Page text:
We’ve written before about whether prospective solar-charged drivers should purchase a home solar system or an electric vehicle first.
If your goal is to cover 100 percent of your household electricity and 100 percent of a year’s worth of electric car miles with electricity produced by your solar system – or something pretty close to this, we concluded in our first installment that you probably would be better off waiting to buy a system until after you’ve had an electric car for about a year.
That’s because with an EV in place before you go solar, you can increase your home electric use to meet the 100 percent rules to which many utility rebates are unfortunately tied. Under many 100 percent rules, if you build a solar system that produces more than 100 percent of your annual household electricity use, you forego the entire utility rebate, which can cover 30, 40, 50 or even 60 percent of the cost of the system.
We’ve changed our mind on the advice we offered about nine months ago to wait to go solar until after you purchase an EV.
It’s not that simple.
Below we offer a range of things to consider when deciding whether to buy the solar system or the EV first. The scenarios we list are primarily aimed at prospective ‘100-percenters’ — those seeking to power all of their yearly electricity home consumption and all of their annual driving in an EV with their home solar system.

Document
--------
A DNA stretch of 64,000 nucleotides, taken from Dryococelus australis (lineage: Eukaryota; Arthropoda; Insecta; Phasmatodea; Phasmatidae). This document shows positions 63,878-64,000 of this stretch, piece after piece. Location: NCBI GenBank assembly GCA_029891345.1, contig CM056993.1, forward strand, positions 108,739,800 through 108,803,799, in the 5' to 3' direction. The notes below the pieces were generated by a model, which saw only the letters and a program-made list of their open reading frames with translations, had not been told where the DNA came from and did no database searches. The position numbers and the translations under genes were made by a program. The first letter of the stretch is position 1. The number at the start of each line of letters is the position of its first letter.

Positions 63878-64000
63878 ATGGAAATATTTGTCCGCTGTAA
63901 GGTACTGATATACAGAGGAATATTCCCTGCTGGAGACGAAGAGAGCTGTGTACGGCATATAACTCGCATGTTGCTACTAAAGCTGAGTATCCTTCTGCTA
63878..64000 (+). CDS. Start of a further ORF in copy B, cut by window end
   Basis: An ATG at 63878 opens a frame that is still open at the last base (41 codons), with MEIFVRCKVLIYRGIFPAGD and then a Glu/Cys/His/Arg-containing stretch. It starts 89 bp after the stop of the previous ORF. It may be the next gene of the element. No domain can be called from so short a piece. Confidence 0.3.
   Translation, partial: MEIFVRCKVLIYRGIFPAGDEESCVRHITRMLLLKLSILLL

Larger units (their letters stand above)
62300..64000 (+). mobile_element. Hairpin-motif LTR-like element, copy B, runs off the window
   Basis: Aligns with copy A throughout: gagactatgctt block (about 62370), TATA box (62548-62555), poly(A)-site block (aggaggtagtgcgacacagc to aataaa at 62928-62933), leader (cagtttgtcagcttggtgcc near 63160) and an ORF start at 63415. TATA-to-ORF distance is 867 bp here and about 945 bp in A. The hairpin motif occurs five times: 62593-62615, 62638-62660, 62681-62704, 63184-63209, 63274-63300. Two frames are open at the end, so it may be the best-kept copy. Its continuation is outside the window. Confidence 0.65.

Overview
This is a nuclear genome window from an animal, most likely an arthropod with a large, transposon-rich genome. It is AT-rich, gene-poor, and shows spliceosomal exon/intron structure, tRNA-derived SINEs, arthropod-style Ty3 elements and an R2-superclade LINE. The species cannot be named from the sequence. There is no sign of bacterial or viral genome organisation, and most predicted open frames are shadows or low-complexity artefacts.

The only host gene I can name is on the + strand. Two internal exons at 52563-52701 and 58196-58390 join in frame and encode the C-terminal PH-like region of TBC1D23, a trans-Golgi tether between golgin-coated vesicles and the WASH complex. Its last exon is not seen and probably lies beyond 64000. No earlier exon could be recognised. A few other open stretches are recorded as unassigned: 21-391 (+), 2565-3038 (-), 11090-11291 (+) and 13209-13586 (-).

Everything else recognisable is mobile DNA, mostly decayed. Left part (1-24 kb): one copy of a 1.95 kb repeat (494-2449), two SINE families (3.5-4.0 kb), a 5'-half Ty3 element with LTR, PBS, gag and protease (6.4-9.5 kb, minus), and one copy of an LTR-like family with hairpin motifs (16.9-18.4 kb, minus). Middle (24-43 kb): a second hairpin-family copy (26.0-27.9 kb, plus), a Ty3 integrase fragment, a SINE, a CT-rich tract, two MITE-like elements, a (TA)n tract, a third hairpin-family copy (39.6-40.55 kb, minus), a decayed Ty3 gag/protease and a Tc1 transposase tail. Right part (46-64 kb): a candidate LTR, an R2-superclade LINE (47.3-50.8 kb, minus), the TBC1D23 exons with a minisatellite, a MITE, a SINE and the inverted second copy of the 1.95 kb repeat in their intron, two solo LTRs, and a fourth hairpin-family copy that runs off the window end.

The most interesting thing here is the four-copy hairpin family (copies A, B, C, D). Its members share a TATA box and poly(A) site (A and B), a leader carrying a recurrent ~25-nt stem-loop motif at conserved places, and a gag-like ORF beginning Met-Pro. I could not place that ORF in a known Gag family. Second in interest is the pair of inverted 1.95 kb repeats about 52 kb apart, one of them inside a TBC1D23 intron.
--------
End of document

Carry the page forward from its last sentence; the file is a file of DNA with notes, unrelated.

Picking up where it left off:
Scenario No. 1: Wait to buy the solar system until after you get the EV
When to do this:
If utility rebates are tied to annual household use – with 100 percent being the typical, but not only ceiling for solar system output – and you want to be a 100-percenter and cover 100 percent of your home use and 100 percent of your EV use with your PV system, you may want to wait until after you’ve had an EV for a year before you go solar. To check out the specific conditions of your utility rebate in terms of a system output cap, go to dsireusa.org and look up your state, and then your utility to see what rebates (if any) are available and what the specific terms of the rebates are.
Scenario No. 2: Buy the solar system first, then get the EV – the simple case
When to do this:
If utility rebates in your area are tied to total system size (10 kW = a typical cap) rather than to annual household electric use, you definitely should strongly consider buying the solar system now. Utility rebates have a tendency to go down over time and you could lose out on substantial savings if you wait until EVs come to your area before you go solar. EVs are about six months away from arriving on much of the West Coast, parts of the East Coast, and in Arizona and in Tennessee. However, for the rest of the U.S., you may be looking at a one-and-a-half to two-year wait before you can purchase an EV. Waiting to go solar as rebates fall could cost you a lot of money. Take our example. When we signed a contract in July of 2009 with REC Solar for a 5.59 kW system, our utility, Xcel Energy, was offering a per watt rebate of $3.50. That rebate has since dropped to $2.75 per watt. Meanwhile, installation and solar panel prices have not fallen enough to make up the difference. To put things into perspective, our system – for which our out-of-pocket costs were around $8,500 – would have cost us nearly $13,000 if we bought the system after the Xcel per watt rebate dropped from $3.50 per watt to $2.75 per watt.